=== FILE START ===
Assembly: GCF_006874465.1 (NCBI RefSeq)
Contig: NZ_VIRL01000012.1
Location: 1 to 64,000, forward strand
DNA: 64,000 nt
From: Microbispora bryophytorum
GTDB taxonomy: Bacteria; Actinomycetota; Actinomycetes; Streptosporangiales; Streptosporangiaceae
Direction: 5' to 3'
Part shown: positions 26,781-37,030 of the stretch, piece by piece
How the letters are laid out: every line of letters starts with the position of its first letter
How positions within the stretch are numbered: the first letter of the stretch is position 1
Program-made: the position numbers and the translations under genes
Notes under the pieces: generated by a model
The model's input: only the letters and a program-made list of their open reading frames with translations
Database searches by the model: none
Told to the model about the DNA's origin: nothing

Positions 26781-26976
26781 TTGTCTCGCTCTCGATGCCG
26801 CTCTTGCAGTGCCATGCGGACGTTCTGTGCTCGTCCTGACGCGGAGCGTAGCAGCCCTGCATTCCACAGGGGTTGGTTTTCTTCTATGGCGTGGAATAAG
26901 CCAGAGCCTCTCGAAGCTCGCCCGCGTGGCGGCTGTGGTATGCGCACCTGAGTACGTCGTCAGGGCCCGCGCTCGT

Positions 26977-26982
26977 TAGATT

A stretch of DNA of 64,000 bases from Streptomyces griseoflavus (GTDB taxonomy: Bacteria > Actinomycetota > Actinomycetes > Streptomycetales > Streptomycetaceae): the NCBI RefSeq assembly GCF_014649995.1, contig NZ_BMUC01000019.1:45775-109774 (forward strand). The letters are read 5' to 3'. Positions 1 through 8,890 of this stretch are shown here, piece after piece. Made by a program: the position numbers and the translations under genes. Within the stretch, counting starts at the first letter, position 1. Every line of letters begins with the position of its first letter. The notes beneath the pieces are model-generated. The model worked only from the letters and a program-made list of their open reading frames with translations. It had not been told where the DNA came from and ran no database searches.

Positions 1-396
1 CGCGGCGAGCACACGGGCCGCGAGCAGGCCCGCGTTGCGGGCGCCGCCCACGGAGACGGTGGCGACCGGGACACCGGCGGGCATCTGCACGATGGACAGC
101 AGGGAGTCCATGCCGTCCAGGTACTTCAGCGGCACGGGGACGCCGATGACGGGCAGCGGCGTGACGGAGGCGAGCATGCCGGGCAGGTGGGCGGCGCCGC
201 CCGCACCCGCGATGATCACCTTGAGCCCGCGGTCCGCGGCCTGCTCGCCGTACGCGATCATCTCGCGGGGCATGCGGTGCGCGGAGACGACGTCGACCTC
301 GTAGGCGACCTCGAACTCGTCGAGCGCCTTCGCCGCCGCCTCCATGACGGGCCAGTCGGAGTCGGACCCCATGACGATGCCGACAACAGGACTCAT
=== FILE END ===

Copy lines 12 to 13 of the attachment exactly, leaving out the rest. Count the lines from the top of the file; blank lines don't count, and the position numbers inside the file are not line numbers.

Notes under the pieces: generated by a model
The model's input: only the letters and a program-made list of their open reading frames with translations